Ahoy There!

Spending time out on the water is a summertime tradition that most people enjoy. Whether you’re out on the ocean, a lake, river or pond, there’s nothing quite like it. Anytime open water is involved though, there are certain risks to take into consideration.

Unfortunately, there are hundreds of drowning fatalities in Canada every year. It is one of the leading causes of unintentional deaths worldwide, and tragically affects young children the most. Whether you’re on the shoreline or out pleasure boating, fishing or participating in water sports, there are steps that you can take to ensure that you stay safe around the water.

Boat Safety

Boats come in all shapes and sizes and are typically designed for a specific purpose like fishing, cruising or water sports. The one common element though, is that they are powerful vehicles that need to be operated with respect. Boating can also expose users to additional hazards out on the open water that you need to be prepared for.

  • Transport Canada must issue a Pleasure Craft Operator Card (also known as a boating license) to anyone who operates a power-driven boat. This license must be kept with you and it demonstrates that you have an understanding of water and boating rules. For more information, visit: https://www.tc.gc.ca/eng/marinesafety/debs-obs-paperwork-paperwork_boat_licence-1898.htm
  • Aside from obtaining a boating license, operators are always encouraged to enroll in a boating safety course to ensure that they fully understand the rules of the water and what to do in emergency situations
  • It is the law that all boats have approved lifejackets or Personal Flotation Devices (PFD’s) available and accessible for each passenger on the boat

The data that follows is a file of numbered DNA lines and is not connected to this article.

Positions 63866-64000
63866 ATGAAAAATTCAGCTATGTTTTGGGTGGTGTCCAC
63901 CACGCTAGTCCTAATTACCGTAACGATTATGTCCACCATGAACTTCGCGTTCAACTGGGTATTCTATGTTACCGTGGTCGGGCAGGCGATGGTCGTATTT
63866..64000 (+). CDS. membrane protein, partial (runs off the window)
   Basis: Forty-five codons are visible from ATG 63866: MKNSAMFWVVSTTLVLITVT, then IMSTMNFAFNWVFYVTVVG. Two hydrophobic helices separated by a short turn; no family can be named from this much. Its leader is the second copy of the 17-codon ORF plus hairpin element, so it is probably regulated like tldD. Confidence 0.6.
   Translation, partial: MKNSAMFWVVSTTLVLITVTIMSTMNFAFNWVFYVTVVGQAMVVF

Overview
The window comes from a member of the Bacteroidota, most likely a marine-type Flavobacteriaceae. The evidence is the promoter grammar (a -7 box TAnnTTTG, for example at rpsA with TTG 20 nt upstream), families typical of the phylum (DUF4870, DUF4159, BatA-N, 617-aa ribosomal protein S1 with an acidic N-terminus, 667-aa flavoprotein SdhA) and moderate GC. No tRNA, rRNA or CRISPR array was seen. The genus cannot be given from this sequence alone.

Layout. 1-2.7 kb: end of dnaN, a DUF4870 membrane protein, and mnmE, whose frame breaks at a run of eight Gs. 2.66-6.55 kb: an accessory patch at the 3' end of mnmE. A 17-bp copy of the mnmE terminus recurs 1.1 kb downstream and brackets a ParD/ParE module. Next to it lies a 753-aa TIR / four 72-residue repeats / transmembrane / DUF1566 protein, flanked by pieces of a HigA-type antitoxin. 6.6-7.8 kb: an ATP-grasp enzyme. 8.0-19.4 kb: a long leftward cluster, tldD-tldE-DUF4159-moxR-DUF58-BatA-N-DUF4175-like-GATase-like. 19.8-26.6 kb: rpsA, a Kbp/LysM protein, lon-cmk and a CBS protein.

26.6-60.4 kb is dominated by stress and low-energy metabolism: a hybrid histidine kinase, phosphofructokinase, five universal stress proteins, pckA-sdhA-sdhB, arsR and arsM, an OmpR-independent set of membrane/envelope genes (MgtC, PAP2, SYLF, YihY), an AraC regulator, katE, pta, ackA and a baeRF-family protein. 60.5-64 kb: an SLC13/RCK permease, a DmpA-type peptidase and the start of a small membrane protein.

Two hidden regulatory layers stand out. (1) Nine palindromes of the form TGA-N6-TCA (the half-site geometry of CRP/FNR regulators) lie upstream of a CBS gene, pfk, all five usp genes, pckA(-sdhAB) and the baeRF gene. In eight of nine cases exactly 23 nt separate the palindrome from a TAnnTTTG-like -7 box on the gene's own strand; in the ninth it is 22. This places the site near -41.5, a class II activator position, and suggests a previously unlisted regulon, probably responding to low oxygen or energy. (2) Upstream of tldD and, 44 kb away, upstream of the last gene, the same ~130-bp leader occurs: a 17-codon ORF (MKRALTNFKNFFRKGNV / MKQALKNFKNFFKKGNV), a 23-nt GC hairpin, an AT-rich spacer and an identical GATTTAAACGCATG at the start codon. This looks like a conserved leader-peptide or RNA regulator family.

• Never operate a boat while under the influence of drugs or alcohol. It’s a sad fact that many powerboat accidents and fatalities are the result of operators being intoxicated.
  • Have a clear understanding of, and always obey, all posted signs and signals for speed, rights-of-way and navigation
  • Storms and bad weather can easily catch you by surprise. Always check local weather conditions before you head out.
  • Always operate at safe speeds and in keeping with water conditions and visibility. Avoid dangerous maneuvers or horseplay with your craft.
  • Get to know your boat inside and out and how to handle it in all conditions. Never overload with passengers or gear and be sure to keep all equipment organized and stowed away to avoid clutter and potential accidents.
  • Never allow young children to drive powerboats, and be sure to follow all regulations regarding age and horsepower restrictions for operation
  • Make sure you have a clear understanding of local waterways and any hazards that may be present, in addition to other factors such as dams, canals or locks
  • Even for short trips (and no matter the boat type), create a trip plan and tell a responsible person your route and expected time of return
  • By law, you must have the right safety equipment on board in case of an emergency. This is dependent on the type and length of the boat and includes items including personal flotation devices, visual signals, vessel safety, navigation and fire fighting. For a complete listing, review the Transport Canada Safe Boating Guide at: http://www.tc.gc.ca/publications/EN/TP511/PDF%5CHR/TP511E.pdf